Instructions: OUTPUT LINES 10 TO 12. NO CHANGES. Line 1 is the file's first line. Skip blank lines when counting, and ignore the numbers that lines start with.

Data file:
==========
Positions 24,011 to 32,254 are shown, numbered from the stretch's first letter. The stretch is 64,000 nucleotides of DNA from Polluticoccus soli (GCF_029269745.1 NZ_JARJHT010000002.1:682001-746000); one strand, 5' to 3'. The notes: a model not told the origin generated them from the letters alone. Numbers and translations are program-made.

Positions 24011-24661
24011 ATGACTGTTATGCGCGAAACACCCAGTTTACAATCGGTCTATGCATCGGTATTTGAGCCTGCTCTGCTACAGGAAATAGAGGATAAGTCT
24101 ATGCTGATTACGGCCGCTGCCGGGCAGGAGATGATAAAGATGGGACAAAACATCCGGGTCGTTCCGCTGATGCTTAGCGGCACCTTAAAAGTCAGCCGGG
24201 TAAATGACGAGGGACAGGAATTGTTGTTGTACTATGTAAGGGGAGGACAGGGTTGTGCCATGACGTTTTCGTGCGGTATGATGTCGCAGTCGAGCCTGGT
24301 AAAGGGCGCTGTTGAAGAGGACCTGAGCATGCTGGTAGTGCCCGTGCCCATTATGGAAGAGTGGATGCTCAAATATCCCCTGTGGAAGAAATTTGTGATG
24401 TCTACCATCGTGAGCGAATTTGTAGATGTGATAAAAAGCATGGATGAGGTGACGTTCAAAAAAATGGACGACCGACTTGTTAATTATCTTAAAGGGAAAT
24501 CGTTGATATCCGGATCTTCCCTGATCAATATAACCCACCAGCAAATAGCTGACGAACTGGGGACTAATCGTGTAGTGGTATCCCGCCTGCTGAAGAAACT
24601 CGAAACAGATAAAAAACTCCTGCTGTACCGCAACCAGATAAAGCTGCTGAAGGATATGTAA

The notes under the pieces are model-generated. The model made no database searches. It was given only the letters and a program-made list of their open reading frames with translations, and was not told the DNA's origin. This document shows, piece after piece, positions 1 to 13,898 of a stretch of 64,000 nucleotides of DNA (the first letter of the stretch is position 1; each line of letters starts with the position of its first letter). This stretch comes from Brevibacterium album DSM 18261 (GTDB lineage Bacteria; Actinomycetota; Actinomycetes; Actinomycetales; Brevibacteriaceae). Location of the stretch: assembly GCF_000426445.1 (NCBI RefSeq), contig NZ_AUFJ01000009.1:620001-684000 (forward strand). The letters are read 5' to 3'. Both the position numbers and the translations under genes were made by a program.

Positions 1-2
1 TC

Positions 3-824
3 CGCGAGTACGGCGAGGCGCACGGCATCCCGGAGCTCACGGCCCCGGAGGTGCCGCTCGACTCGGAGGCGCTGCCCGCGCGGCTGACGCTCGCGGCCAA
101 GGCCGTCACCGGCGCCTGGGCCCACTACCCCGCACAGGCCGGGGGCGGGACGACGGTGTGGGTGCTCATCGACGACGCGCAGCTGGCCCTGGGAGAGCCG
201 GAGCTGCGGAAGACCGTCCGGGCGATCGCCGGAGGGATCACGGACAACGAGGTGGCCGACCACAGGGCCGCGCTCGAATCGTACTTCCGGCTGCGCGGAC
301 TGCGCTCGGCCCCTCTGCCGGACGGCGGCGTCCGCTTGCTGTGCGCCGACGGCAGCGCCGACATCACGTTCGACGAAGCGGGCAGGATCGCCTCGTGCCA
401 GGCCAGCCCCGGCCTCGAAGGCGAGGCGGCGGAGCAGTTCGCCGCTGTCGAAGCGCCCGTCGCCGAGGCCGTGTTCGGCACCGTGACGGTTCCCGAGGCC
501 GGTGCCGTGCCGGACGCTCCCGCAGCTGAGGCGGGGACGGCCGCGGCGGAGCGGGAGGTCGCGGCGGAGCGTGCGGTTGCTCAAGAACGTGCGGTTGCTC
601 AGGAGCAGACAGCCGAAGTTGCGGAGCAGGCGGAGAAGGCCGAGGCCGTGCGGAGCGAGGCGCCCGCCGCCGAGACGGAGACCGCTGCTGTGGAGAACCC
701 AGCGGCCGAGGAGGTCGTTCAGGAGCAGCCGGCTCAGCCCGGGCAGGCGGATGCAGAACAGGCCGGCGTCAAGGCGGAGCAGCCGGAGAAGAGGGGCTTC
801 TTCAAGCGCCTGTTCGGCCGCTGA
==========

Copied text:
The notes under the pieces are model-generated. The model made no database searches. It was given only the letters and a program-made list of their open reading frames with translations, and was not told the DNA's origin. This document shows, piece after piece, positions 1 to 13,898 of a stretch of 64,000 nucleotides of DNA (the first letter of the stretch is position 1; each line of letters starts with the position of its first letter). This stretch comes from Brevibacterium album DSM 18261 (GTDB lineage Bacteria; Actinomycetota; Actinomycetes; Actinomycetales; Brevibacteriaceae). Location of the stretch: assembly GCF_000426445.1 (NCBI RefSeq), contig NZ_AUFJ01000009.1:620001-684000 (forward strand). The letters are read 5' to 3'. Both the position numbers and the translations under genes were made by a program.

Positions 1-2
1 TC